For the 10th month running Hungary’s central bank has reduced its main interest rate by 0.25 percent.
It is now at 4.5 percent, down from seven percent, with further cuts expected.
The government is taking advantage of record low inflation to reinvigorate the economy, which remains weak, despite being one of very few European countries to achieve growth in the first three months of this year.
After a recession last year, the government predicts growth for the whole year of 0.7 percent, the same as the quarter-on-quarter rise between January and March.
Inflation is set to be just above the central bank’s 3.0 percent target, having hit 6.6 percent last September.
The deficit is forecast by the government to be just 2.7 percent of GDP.
The European Commission is not so optimistic – either for growth or deficit reduction – and it is not convinced that Prime Minister Viktor Orban’s government can keep the budget deficit below the three percent EU limit.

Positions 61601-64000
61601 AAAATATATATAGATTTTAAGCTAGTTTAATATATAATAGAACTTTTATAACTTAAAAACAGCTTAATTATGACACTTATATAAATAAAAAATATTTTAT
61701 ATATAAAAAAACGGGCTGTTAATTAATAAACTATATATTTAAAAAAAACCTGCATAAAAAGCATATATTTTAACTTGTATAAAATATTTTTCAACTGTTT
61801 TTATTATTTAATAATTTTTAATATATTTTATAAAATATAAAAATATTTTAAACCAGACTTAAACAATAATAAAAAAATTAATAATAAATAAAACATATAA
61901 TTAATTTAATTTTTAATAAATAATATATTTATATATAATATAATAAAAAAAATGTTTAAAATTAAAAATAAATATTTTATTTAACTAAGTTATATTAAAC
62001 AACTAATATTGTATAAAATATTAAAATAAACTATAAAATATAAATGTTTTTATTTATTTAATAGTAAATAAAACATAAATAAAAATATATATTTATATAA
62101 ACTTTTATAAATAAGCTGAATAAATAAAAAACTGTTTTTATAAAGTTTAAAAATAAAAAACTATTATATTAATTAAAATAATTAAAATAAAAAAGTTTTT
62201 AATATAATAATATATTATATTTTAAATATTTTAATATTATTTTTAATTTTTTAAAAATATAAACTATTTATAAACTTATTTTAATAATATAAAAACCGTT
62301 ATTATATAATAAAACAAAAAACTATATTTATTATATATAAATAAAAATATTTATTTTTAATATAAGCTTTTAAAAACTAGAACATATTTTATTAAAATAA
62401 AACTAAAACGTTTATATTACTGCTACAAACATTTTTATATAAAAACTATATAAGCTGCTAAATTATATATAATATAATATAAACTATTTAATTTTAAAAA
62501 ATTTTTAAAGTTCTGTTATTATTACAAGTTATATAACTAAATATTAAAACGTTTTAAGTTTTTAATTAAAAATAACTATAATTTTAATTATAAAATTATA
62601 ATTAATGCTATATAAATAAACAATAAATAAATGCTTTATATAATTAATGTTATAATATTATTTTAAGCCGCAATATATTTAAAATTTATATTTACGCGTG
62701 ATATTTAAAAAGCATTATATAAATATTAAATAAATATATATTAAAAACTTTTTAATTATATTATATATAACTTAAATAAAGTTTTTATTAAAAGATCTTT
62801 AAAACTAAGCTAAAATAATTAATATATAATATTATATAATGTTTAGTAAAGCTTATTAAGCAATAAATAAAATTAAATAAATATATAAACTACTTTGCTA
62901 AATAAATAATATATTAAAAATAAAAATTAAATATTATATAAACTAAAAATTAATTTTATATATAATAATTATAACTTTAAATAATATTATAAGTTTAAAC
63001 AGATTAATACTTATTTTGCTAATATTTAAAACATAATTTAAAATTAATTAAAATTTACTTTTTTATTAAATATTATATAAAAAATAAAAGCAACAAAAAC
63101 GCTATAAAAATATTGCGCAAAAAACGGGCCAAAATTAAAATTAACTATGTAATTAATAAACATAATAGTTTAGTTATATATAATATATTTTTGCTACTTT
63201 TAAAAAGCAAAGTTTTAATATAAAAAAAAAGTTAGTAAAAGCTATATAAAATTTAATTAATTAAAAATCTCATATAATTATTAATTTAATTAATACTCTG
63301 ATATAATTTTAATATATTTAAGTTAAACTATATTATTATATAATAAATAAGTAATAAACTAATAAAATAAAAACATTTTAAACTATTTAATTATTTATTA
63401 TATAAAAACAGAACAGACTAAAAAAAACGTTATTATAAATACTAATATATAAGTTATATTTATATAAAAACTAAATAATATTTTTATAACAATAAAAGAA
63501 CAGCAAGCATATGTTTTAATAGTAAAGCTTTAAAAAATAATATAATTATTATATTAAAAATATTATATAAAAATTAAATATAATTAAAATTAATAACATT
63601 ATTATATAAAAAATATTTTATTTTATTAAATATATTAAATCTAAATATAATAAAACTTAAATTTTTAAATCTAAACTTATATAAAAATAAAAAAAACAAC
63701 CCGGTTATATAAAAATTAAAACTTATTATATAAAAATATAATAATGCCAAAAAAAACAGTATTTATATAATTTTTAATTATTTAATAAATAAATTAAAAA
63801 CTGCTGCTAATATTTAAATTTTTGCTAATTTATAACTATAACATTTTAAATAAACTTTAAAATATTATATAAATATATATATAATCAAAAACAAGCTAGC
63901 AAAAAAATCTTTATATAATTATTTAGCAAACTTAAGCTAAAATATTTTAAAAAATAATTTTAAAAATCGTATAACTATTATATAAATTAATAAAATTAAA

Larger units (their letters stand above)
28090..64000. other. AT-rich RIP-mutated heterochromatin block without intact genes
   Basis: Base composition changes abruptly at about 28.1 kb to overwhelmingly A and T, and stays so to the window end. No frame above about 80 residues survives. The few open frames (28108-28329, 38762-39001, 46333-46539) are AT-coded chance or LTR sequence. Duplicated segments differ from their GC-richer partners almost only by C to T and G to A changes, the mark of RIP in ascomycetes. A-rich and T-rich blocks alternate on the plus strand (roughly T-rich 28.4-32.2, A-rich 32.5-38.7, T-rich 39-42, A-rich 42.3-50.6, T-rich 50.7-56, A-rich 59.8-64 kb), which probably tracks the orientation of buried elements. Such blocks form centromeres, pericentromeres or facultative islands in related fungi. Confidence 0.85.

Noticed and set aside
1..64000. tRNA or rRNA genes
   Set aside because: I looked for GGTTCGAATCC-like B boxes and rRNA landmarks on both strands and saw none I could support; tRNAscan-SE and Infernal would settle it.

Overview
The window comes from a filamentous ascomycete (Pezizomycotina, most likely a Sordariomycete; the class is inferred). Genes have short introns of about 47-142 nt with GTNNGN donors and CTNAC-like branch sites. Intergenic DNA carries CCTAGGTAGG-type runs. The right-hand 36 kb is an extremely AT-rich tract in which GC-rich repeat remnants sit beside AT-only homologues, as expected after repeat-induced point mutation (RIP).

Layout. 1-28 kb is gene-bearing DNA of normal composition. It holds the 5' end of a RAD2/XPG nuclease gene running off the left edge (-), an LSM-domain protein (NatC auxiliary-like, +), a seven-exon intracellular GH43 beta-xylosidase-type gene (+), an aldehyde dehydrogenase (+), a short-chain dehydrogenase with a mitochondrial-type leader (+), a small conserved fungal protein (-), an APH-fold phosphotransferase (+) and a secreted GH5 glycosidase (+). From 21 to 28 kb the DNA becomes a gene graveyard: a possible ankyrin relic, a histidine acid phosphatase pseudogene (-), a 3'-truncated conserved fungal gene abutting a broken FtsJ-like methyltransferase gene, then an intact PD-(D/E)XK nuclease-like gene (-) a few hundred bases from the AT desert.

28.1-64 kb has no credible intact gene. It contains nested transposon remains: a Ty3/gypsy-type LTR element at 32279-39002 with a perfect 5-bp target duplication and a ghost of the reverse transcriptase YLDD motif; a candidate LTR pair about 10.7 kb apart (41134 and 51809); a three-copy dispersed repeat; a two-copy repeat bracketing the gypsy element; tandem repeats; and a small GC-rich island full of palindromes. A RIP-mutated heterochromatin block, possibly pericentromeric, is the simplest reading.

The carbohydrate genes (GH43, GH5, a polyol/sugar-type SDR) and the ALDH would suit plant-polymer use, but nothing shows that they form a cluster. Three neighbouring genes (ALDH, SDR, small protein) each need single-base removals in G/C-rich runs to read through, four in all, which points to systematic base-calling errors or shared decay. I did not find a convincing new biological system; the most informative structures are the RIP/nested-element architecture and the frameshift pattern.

The country is currently being monitored under the so-called excessive-deficit procedure which Orban has called “unjust”.
As well as cutting interest rates to promote growth, Hungary’s central bank is about to launch a programme to help small firms.
The ‘Funding for Growth’ plan will allocate the equivalent of 1.7 billion euros in zero-interest funding to commercial banks to boost lending to companies.
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